Truth, order, and simplicity—those are some of the major hallmarks of the minimalist art movement. It flourished in America during the 1960s and ’70s, primarily as a visual arts movement at first but eventually expanding into design, fashion, architecture, and even a lifestyle aesthetic.
Minimalism also found its counterpart in music. Instead of telling a story or taking the audience on a journey from point A to point B, minimalist music calls attention to the actual activity of listening itself—it’s about being present in the moment. Composers do this in a variety of ways: through repetition, circling melodies, pulsing rhythms, steady drones, or simple harmonies. When performed well, minimalism can feel almost trancelike or hypnotic for the listener.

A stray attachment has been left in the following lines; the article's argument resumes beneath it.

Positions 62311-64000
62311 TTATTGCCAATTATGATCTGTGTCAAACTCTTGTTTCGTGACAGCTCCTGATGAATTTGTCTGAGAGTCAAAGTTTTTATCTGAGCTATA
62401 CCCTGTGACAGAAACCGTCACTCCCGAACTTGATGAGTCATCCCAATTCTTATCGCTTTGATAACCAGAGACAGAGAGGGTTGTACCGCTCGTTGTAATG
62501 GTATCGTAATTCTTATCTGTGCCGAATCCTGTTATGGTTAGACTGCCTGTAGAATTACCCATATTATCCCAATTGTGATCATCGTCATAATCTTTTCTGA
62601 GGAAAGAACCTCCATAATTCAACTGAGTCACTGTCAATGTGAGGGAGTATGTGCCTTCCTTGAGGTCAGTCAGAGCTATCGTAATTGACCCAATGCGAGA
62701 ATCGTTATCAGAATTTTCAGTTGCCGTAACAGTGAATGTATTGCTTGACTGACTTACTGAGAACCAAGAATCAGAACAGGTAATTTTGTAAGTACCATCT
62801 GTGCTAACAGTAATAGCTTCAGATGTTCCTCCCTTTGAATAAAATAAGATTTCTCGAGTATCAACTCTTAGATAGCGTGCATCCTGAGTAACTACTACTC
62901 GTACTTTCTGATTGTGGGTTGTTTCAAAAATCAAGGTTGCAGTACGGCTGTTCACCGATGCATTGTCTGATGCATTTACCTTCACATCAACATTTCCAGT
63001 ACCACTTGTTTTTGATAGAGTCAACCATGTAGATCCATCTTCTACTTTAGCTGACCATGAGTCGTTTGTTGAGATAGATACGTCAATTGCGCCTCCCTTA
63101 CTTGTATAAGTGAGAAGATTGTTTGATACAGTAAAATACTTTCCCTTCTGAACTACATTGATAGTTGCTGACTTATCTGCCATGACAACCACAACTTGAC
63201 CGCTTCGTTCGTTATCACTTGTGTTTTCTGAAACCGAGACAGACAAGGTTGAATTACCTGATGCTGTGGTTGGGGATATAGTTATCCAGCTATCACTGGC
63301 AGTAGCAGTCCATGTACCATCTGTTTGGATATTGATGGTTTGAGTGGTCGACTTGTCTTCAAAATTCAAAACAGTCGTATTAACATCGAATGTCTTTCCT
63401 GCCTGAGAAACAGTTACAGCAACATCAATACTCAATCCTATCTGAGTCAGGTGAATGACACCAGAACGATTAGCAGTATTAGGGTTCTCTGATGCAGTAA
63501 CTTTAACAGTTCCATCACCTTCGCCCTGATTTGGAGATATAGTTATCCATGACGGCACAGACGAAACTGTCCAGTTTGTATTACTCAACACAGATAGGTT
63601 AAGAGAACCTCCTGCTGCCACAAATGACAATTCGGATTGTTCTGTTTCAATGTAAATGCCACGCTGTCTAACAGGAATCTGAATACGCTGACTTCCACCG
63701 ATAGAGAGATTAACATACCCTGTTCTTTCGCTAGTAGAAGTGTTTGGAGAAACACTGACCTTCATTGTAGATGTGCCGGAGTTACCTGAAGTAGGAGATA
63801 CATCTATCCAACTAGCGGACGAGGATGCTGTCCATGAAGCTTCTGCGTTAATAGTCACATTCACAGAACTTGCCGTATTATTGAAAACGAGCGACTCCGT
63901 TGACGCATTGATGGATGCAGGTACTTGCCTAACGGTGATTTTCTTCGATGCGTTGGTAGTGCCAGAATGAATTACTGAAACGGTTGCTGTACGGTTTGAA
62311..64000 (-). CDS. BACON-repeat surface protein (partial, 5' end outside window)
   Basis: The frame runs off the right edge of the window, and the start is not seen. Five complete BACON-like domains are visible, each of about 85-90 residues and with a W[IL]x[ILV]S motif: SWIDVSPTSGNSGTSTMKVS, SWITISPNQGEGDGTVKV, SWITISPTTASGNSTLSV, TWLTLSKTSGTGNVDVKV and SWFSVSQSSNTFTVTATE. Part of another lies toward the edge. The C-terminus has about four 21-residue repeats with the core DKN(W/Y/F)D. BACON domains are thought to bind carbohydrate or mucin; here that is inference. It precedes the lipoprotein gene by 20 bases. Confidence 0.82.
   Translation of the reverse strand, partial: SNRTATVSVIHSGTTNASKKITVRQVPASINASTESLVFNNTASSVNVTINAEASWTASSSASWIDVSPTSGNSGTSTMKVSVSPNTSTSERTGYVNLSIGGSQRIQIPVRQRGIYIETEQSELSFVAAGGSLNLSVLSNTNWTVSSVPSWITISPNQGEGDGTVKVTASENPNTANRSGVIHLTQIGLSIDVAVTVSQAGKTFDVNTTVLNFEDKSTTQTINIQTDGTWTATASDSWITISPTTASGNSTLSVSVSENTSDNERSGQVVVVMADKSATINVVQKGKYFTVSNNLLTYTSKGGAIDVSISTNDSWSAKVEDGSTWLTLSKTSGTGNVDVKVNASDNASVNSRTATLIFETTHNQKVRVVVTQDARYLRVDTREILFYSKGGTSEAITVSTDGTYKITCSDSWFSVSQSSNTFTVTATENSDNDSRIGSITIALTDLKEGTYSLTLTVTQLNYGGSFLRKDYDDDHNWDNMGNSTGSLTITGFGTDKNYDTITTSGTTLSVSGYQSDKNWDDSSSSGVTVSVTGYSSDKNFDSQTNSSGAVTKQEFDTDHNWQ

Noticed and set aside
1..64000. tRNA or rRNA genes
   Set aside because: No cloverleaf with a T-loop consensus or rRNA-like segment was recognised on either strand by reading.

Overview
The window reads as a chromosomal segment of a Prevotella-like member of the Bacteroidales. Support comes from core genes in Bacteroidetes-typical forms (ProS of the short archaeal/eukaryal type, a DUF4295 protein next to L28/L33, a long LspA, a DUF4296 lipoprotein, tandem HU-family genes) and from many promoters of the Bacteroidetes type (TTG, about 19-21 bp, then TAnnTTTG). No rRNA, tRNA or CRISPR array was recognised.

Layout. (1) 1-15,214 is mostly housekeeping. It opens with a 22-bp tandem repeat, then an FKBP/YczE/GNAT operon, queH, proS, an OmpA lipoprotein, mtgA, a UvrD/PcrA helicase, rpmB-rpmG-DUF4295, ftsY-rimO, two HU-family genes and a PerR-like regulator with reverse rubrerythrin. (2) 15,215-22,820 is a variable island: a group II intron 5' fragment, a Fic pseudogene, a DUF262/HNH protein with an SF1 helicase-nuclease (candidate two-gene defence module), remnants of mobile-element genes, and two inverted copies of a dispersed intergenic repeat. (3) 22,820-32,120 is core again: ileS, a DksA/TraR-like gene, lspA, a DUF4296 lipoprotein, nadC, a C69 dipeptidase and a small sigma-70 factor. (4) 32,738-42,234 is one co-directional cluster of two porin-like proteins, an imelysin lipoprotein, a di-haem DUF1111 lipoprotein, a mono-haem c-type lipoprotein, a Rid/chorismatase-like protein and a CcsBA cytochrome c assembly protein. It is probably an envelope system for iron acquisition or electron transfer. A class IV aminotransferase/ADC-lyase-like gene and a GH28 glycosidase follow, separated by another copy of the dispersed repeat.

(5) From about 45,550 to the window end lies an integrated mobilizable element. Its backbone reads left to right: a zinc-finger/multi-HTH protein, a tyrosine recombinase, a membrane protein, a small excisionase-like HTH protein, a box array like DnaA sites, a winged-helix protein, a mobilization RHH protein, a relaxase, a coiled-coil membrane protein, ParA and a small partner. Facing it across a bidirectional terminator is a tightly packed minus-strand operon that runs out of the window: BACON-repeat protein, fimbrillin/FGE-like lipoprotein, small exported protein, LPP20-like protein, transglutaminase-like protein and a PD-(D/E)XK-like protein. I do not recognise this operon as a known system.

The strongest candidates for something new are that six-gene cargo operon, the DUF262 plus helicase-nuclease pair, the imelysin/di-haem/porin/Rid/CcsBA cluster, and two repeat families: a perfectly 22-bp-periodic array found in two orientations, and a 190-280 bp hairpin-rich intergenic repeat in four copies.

On this week’s episode of Second Inversion, we’re exploring masterworks of minimalism—plus we’ll hear how some of these iconic pieces are still influencing artists today. We’ll also talk about some of the non-Western musical traditions that helped shape American minimalism.
To listen, tune in to KING FM on Saturday, March 14 at 10pm PT.
This week’s episode features excerpts from Emerald City Music‘s performance of Steve Reich’s Music for 18 Musicians. Watch more videos from this performance on-demand in the playlist below: